Broderick echoes this observation when he talks about the differences he sees in the game between now and when he first picked up a paddle racquet thirteen years ago.
“I’m in the heart of my paddle prime,” says Broderick, 37. “Now 18 of the top 20 players are pros. In my first year, it seemed to me that a lot of the top players were businessmen, that there wasn’t really a paddle tennis profession. Today there is. It is our life, our livelihood. We have to grow the game. And the great thing is we’re still competing. That’s a big part of it. Look at Jared (Palmer). He’s just as intense on a paddle match point as he is on a Wimbledon match point.”
Broderick, Head of Tennis and Platform Tennis at The Canoe Brook Country Club in Summit, N.J., grew up in Bayonne, N.J. and started playing tennis when he was five or six years old. There was athleticism in the family including his Uncle Bill an esteemed high school coach. The St. Peters High School Athletic facility in Jersey City bears his name.
He also had an older brother, Dave, who would prove instrumental in shaping and honing Broderick’s athletic endeavors. “It was huge having an older brother- six years older- practicing with me. He was more like a coach rather than a rival brother.”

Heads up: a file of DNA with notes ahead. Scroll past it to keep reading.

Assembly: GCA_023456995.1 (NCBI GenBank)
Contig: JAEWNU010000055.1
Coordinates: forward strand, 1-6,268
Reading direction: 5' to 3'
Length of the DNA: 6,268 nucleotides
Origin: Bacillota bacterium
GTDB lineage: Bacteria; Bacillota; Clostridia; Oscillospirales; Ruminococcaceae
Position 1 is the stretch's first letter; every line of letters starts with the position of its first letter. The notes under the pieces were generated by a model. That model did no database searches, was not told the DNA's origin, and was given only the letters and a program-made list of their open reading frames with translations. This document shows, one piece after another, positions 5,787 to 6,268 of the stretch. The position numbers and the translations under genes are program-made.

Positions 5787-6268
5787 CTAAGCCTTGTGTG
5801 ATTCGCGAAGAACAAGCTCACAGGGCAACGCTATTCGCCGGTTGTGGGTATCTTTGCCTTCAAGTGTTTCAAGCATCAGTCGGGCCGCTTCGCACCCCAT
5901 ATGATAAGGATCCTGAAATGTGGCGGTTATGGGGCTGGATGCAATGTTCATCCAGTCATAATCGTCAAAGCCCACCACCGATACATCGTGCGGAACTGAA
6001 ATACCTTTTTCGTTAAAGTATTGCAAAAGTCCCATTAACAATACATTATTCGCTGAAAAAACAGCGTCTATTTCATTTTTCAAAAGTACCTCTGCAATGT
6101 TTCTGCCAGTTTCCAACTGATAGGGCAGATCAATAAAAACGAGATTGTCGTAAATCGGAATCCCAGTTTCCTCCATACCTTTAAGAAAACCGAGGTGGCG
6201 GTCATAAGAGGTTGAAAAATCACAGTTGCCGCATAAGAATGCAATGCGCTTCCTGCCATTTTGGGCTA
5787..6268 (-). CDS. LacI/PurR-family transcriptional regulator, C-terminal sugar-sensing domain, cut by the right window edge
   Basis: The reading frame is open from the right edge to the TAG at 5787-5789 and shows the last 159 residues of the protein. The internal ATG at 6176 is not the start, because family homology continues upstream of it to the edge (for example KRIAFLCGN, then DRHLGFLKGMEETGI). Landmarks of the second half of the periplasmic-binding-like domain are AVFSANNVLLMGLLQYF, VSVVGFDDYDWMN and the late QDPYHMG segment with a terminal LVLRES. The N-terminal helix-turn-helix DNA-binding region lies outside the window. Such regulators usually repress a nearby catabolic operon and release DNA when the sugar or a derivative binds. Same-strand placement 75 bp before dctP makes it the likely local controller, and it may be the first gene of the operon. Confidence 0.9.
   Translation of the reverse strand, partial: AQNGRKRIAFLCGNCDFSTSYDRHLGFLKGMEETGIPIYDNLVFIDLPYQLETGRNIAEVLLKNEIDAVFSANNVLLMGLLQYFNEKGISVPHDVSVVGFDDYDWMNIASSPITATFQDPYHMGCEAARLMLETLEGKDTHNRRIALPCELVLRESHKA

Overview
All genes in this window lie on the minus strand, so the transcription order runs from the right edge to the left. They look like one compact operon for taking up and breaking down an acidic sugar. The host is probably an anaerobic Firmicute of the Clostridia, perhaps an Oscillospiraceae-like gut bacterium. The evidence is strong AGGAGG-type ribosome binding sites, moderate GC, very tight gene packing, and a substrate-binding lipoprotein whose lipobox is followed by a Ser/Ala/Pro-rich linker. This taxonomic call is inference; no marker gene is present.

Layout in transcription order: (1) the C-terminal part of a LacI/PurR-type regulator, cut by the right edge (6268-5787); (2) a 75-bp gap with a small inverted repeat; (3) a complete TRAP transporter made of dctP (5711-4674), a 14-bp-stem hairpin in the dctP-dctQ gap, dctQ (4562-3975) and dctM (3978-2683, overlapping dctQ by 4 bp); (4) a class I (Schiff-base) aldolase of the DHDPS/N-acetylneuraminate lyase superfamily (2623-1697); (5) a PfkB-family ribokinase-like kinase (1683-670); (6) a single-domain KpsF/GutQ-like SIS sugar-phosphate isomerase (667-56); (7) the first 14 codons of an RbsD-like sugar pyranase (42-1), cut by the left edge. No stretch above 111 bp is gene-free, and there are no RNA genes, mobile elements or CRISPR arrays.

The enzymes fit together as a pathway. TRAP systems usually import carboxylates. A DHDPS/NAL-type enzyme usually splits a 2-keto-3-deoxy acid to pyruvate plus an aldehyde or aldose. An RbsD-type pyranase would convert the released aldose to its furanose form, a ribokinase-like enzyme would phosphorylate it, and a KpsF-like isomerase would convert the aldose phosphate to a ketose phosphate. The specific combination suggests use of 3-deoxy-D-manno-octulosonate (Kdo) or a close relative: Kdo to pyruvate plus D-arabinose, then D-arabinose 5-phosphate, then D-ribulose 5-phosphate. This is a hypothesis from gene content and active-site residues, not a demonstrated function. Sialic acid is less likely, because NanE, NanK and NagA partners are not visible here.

“Baseball and tennis were my favorite sports. I played travel baseball, but after my sophomore year at St. Peters in Bayonne, I stopped and concentrated on tennis.
In 1997, Broderick graduated from high school and went on to his illustrious tennis career at the University of Connecticut (UCONN). “While I was in college, I would see my brother. He knew paddle because he was an assistant pro at The Short Hills Club. I heard about the game that way and knew of Dave Ohlmuller as a paddle player.”